It's theoretically possible for an MVC system to have a "Smart View" that would be able to chose between rendering types based on context. This can work in conjunction with your REpresentational Negotiation Strategy. The "Smart View" can determine if the URL has a .xml extension or an XML "accept" header. Theoretically a "Smart View" can incorporate a custom data conversion strategy (either DOM manipulation or converting the result from one POJO to another POJO) and then render the result based on the REpresentational Negotiation Strategy.

    There are definitely trade-offs between JAX-RS's client-server approach and this theoretical "Smart View" MVC. Client-server approaches are much simpler to understand. Full-blown MVC frameworks have a lot more capabilities and much more complexity. The popular Java based MVC frameworks, however, don't currently easily support the types of REpresentational functionality found in JAX-RS, but that's changing rapidly. Spring @MVC is going to get a RESTful upgrade in Spring 3.0, and frameworks such as Mattress (Spring based) and Fulworx (XWorks based, like Struts2) are paving the RESTful way with innovation. I assume that there will be more MVC-type capabilities built on top of JAX-RS. I'll definitely be watching this space.

  9. Domain Addressability - This is a bit of a tough requirement. The domain model is controlled by some persistence mechanism (JPA for example), and may require numerical ids. The persistence mechanism is usually the "bottom" layer, meaning it's the farthest, execution-wise, from the origination call, and is usually an internal, abstracted implementation detail. External systems need to be able to identify the data through a URL that has different dynamics and access rules than the persistence layer. For example, take this fragment of a shopping cart application:

      
    <order total="...">
    <customer id="http://mycompany.com/customers/239852" />
    <items>
    <item id="http://mycompany.com/catalog/tables/49863"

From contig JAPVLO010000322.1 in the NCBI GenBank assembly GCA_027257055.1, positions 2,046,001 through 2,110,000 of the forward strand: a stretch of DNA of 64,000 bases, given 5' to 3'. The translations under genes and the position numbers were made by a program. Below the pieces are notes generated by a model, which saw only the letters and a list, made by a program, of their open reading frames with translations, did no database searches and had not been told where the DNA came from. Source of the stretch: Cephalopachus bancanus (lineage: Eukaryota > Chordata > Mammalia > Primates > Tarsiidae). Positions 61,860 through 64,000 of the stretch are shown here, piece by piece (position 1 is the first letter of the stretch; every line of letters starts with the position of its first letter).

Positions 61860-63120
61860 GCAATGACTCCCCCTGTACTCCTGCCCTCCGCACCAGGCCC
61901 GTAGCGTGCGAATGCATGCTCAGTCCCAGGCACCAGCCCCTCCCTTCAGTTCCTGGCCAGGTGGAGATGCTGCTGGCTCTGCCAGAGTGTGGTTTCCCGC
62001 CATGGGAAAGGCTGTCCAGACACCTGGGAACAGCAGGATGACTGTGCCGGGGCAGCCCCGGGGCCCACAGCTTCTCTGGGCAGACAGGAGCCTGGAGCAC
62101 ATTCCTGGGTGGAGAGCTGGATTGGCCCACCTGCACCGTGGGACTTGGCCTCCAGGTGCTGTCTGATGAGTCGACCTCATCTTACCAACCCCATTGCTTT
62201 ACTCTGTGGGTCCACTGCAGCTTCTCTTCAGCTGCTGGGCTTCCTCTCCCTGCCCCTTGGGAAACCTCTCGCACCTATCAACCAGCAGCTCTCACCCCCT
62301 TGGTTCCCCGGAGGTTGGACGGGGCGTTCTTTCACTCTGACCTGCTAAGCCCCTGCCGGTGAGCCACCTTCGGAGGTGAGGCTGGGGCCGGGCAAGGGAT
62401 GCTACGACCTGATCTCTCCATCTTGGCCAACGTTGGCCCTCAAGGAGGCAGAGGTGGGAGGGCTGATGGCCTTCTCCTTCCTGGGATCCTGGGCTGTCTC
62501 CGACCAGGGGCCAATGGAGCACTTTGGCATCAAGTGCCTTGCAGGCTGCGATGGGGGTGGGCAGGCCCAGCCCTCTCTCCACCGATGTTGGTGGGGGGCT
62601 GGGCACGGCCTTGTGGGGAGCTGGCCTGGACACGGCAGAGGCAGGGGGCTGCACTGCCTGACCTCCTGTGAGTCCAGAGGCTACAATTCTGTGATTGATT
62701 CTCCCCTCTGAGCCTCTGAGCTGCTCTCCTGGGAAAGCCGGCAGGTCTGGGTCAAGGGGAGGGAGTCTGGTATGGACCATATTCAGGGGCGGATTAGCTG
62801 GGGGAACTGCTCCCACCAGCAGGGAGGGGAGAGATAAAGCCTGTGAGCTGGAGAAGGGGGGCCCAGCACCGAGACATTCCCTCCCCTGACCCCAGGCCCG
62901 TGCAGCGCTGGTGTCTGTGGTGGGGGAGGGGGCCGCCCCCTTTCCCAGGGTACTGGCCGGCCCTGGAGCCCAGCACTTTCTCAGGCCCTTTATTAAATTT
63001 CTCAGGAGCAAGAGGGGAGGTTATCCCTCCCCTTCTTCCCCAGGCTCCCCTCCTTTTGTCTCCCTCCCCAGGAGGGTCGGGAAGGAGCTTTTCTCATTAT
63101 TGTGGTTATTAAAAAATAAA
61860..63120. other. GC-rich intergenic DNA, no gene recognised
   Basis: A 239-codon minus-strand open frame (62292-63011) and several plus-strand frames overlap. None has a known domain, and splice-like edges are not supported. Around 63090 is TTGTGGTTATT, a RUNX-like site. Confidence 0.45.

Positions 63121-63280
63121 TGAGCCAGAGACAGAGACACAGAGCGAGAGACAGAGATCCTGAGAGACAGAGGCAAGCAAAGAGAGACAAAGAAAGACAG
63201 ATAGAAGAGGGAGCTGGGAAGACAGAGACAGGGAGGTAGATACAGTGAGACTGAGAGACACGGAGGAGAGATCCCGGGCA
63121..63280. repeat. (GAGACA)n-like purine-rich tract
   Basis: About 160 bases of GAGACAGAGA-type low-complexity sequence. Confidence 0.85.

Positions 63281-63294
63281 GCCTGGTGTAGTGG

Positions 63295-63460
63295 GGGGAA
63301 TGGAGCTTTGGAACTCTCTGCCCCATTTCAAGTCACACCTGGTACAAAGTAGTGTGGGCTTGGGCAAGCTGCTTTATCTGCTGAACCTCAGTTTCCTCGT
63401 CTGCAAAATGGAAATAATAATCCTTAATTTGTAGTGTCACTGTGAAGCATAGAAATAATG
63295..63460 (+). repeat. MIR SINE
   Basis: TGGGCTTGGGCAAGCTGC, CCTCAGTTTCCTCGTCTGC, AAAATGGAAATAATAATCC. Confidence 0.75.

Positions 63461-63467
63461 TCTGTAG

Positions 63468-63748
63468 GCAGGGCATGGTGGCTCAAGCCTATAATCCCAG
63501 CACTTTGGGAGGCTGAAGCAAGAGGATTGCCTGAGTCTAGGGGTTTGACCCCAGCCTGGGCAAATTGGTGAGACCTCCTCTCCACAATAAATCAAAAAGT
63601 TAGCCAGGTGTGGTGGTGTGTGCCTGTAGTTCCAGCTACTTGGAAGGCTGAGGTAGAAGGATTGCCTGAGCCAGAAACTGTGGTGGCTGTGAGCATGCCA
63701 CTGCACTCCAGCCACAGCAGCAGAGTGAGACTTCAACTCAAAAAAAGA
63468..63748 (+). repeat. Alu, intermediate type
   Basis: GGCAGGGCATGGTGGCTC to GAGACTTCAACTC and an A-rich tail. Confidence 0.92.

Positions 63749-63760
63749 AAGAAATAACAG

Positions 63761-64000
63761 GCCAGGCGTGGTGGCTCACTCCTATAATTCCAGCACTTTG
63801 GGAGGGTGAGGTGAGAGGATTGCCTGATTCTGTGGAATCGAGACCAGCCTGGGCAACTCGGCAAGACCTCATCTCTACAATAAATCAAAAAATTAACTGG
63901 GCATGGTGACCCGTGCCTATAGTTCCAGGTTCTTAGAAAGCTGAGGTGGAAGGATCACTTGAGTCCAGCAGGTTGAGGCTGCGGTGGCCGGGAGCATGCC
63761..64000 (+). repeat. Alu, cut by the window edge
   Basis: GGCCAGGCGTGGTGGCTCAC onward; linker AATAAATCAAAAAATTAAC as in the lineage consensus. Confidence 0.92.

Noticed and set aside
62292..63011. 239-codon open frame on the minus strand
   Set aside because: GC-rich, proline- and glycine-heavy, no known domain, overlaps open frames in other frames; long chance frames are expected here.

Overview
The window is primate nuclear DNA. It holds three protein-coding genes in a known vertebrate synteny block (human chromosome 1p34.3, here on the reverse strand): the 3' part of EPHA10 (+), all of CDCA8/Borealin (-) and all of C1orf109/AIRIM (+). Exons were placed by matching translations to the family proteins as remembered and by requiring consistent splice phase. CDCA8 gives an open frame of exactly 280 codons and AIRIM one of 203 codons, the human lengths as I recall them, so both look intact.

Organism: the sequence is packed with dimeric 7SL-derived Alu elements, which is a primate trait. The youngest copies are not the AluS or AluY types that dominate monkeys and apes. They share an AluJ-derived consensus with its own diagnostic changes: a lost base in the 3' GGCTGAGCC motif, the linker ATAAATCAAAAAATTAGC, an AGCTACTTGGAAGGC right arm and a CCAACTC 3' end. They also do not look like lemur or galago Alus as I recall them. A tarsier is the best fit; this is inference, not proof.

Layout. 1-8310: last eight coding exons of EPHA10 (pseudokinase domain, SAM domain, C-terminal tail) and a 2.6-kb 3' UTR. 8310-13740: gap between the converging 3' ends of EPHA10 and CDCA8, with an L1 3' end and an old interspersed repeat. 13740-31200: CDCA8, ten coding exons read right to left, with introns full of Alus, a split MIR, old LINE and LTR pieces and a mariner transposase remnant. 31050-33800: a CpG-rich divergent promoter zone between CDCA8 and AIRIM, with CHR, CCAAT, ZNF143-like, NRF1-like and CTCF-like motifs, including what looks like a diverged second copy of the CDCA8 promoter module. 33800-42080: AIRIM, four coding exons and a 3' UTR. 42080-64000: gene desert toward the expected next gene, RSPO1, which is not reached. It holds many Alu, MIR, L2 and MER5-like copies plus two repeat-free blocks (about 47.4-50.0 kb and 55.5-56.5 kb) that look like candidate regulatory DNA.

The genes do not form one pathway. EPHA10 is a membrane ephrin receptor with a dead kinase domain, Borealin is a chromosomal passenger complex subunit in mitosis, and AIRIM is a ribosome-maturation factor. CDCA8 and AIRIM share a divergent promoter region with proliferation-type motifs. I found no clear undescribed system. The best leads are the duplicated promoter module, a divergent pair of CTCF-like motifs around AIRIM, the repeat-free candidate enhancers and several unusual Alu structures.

quantity="1"/>
    <item id="http://mycompany.com/catalog/chairs/28352"
    quantity="4"/>
    </items>
    </order>

    If this data had to end up in a relational database, you'd have a whole bunch of tables that represent the entities and the relationships, probably with numeric ids and no URLs. It's also very likely that the "tables" and "chairs" URLs map to the same database table. Mapping between URLs and internal domain is non trivial. I haven't seen a consistent strategy for handling this mapping; that might be because I'm unaware of existing techniques...

    We had some complex addressibility requirements on my last project because of SEO and Informational Architecture needs. We broke down our URL structure based on the meaning of the content to the end user; we didn't base our URL structures based on the internal representation of the content. We centralized the URL creation logic and exposed it via a Service object and a JSP tag. To add on to that, we also had guided navigation based on previous contexts. If you came to see a contemporary chair through the "style" catalog, we put some information into URL parameters so that we'd show other furniture of similar styles in the sidebar, instead of the default of other chairs.

    The Domain Addressability strategy should also work well with the REpresentational Negotiation strategy. For example, if you had a URL of http://mycompany.com/order/1281.xml, the controller should return something like:

        <order url="..." total="...">
    <customer id="http://mycompany.com/customers/239852.xml" />
    <items>
    <item id="http://mycompany.com/catalog/tables/49863.xml"
    quantity="1"/>
    <item id="http://mycompany.com/catalog/chairs/28352.xml"
    quantity="4"/>
    </items>
    </order>

    I haven't seen any existing implementations of this idea. Any help suggestions or existing implementations of this idea would be appreciated

  10. Object REpresentation Mapping (ORM) - There should be easy ways to have end-to-end integration between the domain persistence technology, REpresentational transformer, and service end-point/URL. This idea has three aspects to it: 1) easily exposing data from a persistence store through REST, 2) easily finding granular data over REST 3) RESTful data "queries."